warning signsHave you been noticing odd behavior when checking in on an aging parent, friend or relative? Did you chalk it up to the fact that they were legitimately upset, getting the flu, or just plain tired? Are you worried that this is happening more often than it used to, and that it’s going to happen again?

If you’ve seen warning signs that your loved one may need more help than you are able to provide, there’s no better time to start looking into the many alternative support options. This is a complicated, stressful and delicate time for all involved, and the decision is not easy.

How do you know when to move your loved one to assisted living or another type of care facility? (Differences between Nursing Home vs. Assisted Living Facility)

Here are some things to look out for.

Consistently Slow Recovery

The last time your loved one was ill, did they recover fairly quickly, or did it take several visits to the doctor or hospital? Does it seem like they are constantly fighting colds, the flu, or infections? Has there been an extra-long stay in the hospital after a fall?

Slow recovery is one of the first indications that someone may need ongoing care.

Home Neglect

If you are checking in on a loved one regularly, be sure to check around the home and garden for evidence of rotting food, unkempt gardens, unusual smells, extra clutter, and a general sense of untidiness. These are usually telltale signs that a person is losing their mental or physical capacity to do their regular daily tasks.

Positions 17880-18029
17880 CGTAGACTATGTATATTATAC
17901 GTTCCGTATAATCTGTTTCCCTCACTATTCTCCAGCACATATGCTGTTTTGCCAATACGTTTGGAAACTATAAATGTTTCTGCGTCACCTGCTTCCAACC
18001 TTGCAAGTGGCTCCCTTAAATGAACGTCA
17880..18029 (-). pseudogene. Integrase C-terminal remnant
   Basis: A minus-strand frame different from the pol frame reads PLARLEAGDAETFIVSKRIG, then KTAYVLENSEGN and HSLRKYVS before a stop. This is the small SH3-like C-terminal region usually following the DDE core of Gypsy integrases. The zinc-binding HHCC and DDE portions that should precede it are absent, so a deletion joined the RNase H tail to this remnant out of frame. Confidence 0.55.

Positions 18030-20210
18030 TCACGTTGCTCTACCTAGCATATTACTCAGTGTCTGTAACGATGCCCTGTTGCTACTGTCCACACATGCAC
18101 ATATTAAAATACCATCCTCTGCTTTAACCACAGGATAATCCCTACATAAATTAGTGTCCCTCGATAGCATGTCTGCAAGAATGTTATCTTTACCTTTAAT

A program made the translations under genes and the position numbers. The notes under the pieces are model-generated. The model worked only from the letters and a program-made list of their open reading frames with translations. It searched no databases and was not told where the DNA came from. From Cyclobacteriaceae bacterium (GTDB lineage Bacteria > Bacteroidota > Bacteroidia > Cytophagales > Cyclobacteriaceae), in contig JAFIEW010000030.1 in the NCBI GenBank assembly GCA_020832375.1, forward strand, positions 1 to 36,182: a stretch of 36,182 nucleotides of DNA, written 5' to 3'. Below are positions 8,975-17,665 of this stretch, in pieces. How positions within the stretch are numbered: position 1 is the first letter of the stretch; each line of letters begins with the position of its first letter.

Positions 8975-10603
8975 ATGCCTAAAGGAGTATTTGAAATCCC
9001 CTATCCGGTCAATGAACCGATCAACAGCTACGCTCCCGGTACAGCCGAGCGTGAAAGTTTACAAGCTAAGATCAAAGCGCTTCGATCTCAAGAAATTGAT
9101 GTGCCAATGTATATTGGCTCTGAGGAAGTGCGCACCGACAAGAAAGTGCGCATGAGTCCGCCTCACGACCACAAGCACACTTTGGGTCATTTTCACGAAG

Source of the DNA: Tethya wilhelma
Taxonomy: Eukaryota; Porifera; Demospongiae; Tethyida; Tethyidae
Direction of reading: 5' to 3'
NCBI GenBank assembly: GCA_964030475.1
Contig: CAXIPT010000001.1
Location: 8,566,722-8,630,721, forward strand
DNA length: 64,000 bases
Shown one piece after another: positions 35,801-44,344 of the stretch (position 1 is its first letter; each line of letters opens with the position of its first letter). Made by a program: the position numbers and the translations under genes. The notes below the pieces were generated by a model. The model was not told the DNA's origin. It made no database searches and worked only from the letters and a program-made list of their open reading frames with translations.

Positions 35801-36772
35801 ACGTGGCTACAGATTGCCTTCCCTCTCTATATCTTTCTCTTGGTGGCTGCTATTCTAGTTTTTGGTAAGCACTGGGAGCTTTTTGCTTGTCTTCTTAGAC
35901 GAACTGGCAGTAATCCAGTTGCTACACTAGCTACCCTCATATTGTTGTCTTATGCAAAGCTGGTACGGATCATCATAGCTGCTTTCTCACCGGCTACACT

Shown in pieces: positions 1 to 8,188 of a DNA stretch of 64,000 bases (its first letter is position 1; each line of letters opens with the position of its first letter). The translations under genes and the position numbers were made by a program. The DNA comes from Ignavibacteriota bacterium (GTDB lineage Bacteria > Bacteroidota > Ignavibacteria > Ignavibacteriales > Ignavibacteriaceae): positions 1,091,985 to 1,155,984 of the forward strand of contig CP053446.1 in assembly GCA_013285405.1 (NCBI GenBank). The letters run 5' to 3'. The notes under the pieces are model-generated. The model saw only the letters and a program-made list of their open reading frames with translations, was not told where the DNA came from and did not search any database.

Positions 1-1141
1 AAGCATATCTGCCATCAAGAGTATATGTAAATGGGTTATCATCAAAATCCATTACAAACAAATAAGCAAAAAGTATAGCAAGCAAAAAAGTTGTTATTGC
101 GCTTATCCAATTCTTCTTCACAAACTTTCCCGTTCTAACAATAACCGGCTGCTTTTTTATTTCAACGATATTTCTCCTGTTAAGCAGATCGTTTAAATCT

Weight Loss or Gain

Unusual weight loss or gain is typically a sign that there is something deeper going on. Your loved one may be missing meals because they are unable to cook for himself or herself, or forgetting to eat all together.
Conversely, if they are normally very active and are becoming more limited due to mobility issues, this may lead to changes in energy levels and resulting physical fluctuations. It may also be connected to a lack of social or cognitive activity, lack of interest, and depression.

Physical & Behavioral Changes

It is especially important to be extra observant when you are visiting your loved one.
Keep an eye out for unusual physical changes such as:

  • Bruising
  • Weakness
  • Unusually low energy
  • Unable to lift, stand, or sit easily
  • Lack of coordination
  • Mood swings
  • Forgetfulness

Financial Problems

If you are a primary caregiver, you may want to consider applying to be the power of attorney for your loved one, in order to ensure that their financials are in order. Once you do this, you can better manage their financial situation.
Some signs that they need financial support include:

  • Unpaid bills
  • Overdrawn accounts
  • Unusually high charitable donations (that they can’t afford)
  • Final notices
  • Letters from insurance companies
  • Messages from collectors

Caregiver Burnout

As a society, we’re not set up to take on the entire burden of caretaking into old age–but fortunately, there are professionals to take this on. While elder care is important, it’s also important to consider your own health and emotional stress levels.

If you think it might be time to consider a change in care for a loved one, have a look at our homes.